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Truro, Cornwall

[Up to 1834] [After 1834] [Staff] [Inmates] [Records] [Bibliography] [Links]

Up to 1834

In 1743, Lord Falmouth contributed £500 towards the erection of a workhouse on St Clement's Street for the Truro parish of St Mary. A parliamentary report of 1777 recorded that Truro's workhouse could house up to 56 inmates. The building proved inadequate, however, and in 1779 the city corporation granted St Mary's a 500-year lease on Hospital Meadow (near where Pydar Street now stands), at an annual rent of one pound, on which to build a new workhouse for eighty inmates. In April 1781, the parish vestry appointed William Brewer and his son, also named William, 'to superintend and manage the workhouse and to employ the poor placed therein'.

The St Mary's workhouse was also used by the parish of St Clement's. However, in 1829 St Clement's built a new workhouse for 150 inmates at the top of St Clement's Hill. From 1893 to 1925, the premises housed the Truro Isolation hospital.

Kenwyn's parish workhouse stood in Kenwyn Street. In 1777, it could house 50 inmates. In 1829, its governor received a slary of £50 a year plus a house, coal, and candles.

St Agnes had a poorhouse up until 1818 but it was then discontinued.

In March 1816, at Ruan Lanyhorne (or Lanihorne), two inmates of the parish's workhouse, William Hodge, aged 90, and Jenefer Furze, aged 30, were married. Until within about six weeks of the marriage, the bridegroom was a "bedlier" but he had then so far recovered as to be able to walk about with the assistance of two sticks. On the morning of the wedding, however, he threw away his sticks and to the great astonishment of a numerous company of spectators had walked to church without any help whatever.

After 1834

Truro Poor Law Union was formed on 12th May 1837. Its operation was overseen by an elected Board of Guardians, 45 in number, representing its 24 constituent parishes as listed below (figures in brackets indicate numbers of Guardians if more than one):

Cornwall: Cornelly; Cuby; Feock; Gerrans; Kea (4); Kenwyn (6); Lamorran; Ladock; Merther; Perranzabuloe (3); Philleigh; Probus (2); Ruan Lanyhorne; St Agnes (5); St Allen; St Anthony in (Roseland); St Clements (3); St Erme; St Just (in Roseland) (2); St Mary, Truro (3); St Michael Penkevil; Tregavethan; Tregony; Veryan (2).

The population falling within the Union at the 1831 census had been 39,114 — ranging from Tregavethan (population 59) to Kenwyn (8,492) and St Mary, Truro (2,925). The average annual poor-rate expenditure for the period 1834-36 had been £11,369 or 7s.10d. per head of the population.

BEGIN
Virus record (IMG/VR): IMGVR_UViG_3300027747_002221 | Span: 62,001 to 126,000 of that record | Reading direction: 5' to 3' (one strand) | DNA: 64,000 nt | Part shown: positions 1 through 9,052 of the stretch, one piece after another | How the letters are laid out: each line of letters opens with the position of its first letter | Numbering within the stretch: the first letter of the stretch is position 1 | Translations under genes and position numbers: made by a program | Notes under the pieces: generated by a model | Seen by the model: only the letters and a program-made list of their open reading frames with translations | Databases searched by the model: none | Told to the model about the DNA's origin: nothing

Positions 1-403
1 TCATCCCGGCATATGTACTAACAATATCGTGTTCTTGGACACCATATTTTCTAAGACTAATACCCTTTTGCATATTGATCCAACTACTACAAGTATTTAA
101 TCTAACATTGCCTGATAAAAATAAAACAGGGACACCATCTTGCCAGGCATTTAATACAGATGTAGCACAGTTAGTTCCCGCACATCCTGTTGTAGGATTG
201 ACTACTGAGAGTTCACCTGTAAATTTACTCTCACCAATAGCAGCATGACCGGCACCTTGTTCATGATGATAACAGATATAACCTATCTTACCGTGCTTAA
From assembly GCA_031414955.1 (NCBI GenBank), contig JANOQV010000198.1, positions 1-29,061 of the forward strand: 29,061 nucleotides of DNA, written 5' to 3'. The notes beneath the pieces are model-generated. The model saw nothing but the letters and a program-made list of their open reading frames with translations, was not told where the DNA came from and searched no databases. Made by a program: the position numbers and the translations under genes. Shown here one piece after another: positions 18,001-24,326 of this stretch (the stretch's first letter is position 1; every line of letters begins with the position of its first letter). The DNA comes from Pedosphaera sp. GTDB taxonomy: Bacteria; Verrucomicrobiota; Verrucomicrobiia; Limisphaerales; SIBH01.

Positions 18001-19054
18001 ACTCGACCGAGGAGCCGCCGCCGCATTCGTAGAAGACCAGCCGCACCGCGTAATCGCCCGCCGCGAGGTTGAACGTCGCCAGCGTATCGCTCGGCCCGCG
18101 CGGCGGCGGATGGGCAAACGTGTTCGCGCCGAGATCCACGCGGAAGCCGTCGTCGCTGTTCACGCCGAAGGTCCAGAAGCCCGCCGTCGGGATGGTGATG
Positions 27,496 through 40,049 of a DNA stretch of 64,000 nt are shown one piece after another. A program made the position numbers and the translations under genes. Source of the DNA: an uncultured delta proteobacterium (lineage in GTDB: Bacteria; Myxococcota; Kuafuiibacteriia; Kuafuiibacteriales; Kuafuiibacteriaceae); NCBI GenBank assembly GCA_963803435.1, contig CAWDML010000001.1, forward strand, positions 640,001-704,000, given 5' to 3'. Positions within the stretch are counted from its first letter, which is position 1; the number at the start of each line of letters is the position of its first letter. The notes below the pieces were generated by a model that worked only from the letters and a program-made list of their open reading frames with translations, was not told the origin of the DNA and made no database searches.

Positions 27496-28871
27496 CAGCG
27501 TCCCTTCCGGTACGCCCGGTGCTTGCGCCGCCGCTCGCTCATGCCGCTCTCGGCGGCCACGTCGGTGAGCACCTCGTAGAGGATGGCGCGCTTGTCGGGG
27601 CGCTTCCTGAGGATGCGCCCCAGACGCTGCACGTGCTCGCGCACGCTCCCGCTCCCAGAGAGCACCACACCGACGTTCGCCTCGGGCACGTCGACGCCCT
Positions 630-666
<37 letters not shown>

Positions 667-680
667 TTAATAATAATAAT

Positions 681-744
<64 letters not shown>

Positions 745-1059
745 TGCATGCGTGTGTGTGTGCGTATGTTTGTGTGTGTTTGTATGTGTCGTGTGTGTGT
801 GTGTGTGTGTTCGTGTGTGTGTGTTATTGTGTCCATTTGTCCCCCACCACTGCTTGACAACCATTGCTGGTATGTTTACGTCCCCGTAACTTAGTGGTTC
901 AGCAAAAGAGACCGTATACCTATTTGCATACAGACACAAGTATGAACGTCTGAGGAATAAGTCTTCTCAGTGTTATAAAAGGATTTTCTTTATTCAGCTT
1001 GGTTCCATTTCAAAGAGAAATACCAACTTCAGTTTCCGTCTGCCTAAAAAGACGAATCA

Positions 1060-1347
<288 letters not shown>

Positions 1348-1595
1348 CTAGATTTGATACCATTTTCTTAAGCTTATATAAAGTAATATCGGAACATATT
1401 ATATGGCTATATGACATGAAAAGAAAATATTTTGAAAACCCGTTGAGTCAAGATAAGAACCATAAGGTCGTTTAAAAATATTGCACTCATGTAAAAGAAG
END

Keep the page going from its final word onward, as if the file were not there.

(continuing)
Initially, the new union made use of existing parish workhouse premises at St Mary (for 75 inmates), St Clement (148 inmates), and Probus (108 inmates).

The Truro Union workhouse was built in 1849-50 on a site at the east side of what is now Tregolls Road, to the north-east of Truro. Its location and layout are shown on the 1906 map below:

Truro site, 1906.

The building was designed by William Harris and broadly followed the popular cruciform plan. At the south lay a low two-storey front block with a central entrance archway.

Truro entrance block from the south-west, 2001.
© Peter Higginbotham.

To the rear was the main H-shaped accommodation block comprising a four-storey central hub from which emanated three-storey accommodation wings for the various classes of inmate.

Truro main block from the south-west, 2001.
© Peter Higginbotham.

Truro main block from the north-east, 2001.
© Peter Higginbotham.

An infirmary block stood at the north side of the main building. One side of the building was for male patients, the other for females.

Truro infirmary block from the north-west, 2001.
© Peter Higginbotham.

An isolation block stood at the north of the site.

Truro isolation block from the west, 2001.
© Peter Higginbotham.

In 1894, the British Medical Journal set up a "commission" to investigate conditions in provincial workhouses and their infirmaries. Following a visit to Truro, the commissioner's report found much to criticise about the workhouse infirmary. The buidling was said to be very unsuitable for infirmary work, with its small wards, many staircases, and rough walls which were hard to keep clean. There was a lack of bathrooms and no piped hot water — the only supply was from a copper in the infirmary laundry, out of which the hot water had to be baled when required. Only one nurse was employed to look after the infirmary's 78 beds, assisted by paupers — usually of great age or "bad character". There was no night nurse employed. Further details are available in the full report.

During the First World War, Truro workhouse was converted for use as the 210-bed Truro Auxiliary Naval Hospital. It opened in November 1915 and closed in March 1919 after treating 4000 patients.

Truro Workhouse as Royal Naval Auxiliary Hospital, c.1916.
© Peter Higginbotham.

Truro Workhouse as Royal Naval Auxiliary Hospital - Chellew Ward, c.1916.
© Peter Higginbotham.

The workhouse later became St Clement's Hospital but has now been redeveloped for residential use.




Note: many repositories impose a closure period of up to 100 years for records identifying individuals. Before travelling a long distance, always check that the records you want to consult will be available.

  • Cornwall Archives, Kresen Kernow, Little Vauxhall, Redruth TR15 1AS. Few records survive — holdings include Guardians' minute books (1857-1930); Ledgers (1857-66, 1875-1914, 1916-28); etc.


  • Euden, Lin (2017) The House on Union Hill: The Story of the Truro Union Workhouse. (ISBN 978-1-5262-0551-3. 125 pages. £9.99. Copies available from Crescent Book Publishing, Trepolpen, The Crescent, Truro TR1 3ES. Alternatively, email


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